The high, orangey-red rows of windows hit you straight between the eyes. They stand like reflective columns in the towering clinker façades which range in shade from vitreous burgundy and deep brownish blue right through to light buff. A slim tower overlooks the neighbouring Amtsteich pond, flanked by arcades with pointed gables. What lies concealed behind this ornate structure, situated on the Mühleninsel (mill island) in the middle of Cottbus, surrounded by the river Spree and enclosed in parkland? An opera house? Ballrooms? An abbey? Nothing of the sort. In fact, a power station was in active service here from the late nineteen-twenties. A 1,450 hp diesel engine hummed away in the former power house, the larger of the two wings of the building, whilst the tower housed the high-voltage sealing ends and instrument transformer of a distribution station. Today, this outstanding piece of industrial architecture, which has been long neglected and only in recent years fully restored, is on the brink of a new career as the “Cottbus Diesel Power Station Art Museum”.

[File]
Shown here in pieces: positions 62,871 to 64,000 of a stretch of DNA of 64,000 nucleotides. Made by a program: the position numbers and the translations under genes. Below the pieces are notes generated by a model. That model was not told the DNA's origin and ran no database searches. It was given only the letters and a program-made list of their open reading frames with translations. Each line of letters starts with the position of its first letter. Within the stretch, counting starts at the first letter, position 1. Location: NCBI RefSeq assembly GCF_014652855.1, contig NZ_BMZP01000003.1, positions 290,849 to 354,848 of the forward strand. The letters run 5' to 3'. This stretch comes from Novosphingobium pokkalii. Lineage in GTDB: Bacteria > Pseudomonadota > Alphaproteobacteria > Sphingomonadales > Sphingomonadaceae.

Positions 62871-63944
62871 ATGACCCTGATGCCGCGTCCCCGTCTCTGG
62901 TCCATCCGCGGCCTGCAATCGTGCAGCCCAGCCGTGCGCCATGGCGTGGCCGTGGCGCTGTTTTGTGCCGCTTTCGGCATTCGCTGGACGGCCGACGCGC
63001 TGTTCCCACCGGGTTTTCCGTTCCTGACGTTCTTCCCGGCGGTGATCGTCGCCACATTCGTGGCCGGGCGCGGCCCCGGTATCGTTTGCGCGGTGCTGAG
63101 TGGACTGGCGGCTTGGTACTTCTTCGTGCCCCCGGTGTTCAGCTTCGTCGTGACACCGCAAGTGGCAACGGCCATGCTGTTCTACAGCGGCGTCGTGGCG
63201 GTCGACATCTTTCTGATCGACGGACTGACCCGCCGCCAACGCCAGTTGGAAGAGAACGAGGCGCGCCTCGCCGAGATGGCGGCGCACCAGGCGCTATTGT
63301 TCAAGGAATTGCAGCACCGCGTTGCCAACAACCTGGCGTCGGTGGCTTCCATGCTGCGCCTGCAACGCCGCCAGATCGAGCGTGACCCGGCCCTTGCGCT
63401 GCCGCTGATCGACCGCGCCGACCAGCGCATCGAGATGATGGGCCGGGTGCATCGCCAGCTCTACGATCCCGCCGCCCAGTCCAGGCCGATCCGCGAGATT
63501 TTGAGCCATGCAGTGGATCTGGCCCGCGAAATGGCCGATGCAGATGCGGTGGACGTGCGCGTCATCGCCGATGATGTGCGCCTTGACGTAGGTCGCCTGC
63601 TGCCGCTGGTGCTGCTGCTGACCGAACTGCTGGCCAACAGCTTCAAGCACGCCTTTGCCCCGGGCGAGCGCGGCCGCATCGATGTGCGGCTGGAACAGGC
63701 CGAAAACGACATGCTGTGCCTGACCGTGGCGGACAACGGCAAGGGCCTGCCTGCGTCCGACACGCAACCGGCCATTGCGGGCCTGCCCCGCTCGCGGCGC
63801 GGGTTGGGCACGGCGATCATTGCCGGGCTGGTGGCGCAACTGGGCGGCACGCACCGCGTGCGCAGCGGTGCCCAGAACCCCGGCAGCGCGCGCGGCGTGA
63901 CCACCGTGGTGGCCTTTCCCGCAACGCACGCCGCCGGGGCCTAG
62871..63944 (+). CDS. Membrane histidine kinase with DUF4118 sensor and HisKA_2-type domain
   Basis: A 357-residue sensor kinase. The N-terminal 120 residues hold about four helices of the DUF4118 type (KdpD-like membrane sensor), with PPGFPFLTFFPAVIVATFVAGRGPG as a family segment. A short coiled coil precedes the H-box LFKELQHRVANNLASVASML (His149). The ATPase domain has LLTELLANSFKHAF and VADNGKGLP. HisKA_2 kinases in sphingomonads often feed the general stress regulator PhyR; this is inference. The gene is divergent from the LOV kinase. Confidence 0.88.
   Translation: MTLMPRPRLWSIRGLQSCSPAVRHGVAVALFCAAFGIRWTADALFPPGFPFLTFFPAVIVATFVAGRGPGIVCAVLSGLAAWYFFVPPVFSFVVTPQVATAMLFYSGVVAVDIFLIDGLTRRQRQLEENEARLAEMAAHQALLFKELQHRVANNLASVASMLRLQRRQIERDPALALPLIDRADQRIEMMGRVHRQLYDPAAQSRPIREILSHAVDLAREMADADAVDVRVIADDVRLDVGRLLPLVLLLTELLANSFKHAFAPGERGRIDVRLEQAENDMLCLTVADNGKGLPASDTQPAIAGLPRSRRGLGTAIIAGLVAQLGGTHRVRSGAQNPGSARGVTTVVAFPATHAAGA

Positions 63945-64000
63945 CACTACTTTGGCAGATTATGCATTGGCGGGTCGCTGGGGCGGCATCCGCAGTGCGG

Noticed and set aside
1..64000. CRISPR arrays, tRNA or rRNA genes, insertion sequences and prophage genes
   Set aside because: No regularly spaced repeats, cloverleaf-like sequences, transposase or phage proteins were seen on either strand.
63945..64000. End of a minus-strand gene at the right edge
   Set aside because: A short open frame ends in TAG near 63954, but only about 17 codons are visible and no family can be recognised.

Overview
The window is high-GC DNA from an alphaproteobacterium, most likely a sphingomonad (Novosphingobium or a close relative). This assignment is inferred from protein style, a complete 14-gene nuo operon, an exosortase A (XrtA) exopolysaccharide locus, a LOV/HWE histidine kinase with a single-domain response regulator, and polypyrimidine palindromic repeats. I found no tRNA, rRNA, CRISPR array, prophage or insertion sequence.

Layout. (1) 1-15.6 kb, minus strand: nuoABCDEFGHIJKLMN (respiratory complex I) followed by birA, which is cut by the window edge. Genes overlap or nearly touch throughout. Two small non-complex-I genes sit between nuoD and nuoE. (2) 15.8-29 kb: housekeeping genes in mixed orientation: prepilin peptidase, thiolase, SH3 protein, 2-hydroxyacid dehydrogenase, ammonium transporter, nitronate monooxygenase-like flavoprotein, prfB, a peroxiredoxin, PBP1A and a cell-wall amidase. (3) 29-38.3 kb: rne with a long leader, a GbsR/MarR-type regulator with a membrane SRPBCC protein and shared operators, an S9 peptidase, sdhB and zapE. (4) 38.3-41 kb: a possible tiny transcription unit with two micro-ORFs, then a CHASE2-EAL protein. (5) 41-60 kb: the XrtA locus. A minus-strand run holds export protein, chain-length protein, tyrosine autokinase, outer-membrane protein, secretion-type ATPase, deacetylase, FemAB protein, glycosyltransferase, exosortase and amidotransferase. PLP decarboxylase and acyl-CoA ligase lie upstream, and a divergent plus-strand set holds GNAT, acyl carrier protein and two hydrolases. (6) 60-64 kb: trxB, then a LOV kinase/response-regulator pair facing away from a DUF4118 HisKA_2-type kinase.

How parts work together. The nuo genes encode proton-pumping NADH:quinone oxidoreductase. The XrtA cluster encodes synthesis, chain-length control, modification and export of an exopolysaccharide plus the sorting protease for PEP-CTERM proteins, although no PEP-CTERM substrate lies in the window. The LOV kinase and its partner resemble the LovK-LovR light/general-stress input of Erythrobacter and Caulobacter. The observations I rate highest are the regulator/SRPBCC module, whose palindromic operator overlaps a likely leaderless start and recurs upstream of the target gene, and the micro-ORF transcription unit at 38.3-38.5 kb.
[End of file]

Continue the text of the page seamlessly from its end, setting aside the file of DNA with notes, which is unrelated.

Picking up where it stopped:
The stunning outward appearance of the complex of buildings bears the signature of the Berlin architect Werner Issel. He constructed the power station from 1927 to 1928 in the New Objectivity style, which was still quite fresh at the time. The new structure, erected very close to an existing steam power plant, was primarily intended to provide lighting for the town and fill any temporary gaps in the power supply. Bottlenecks were increasingly occurring, especially during peak load times, even though Cottbus obtained additional electricity from outside. The new power station also took care of that, with high-voltage transmission lines flowing into the tower of the wing on the Amtsteich pond and being transformed in that building’s distribution station. Cottbus diesel power station was in service for just over 30 years. Since 2008 it is the showcase for an interesting exhibition on Brandenburg’s collection of modern art. Classical industrial architecture forms the backdrop against which contemporary art finds its voice.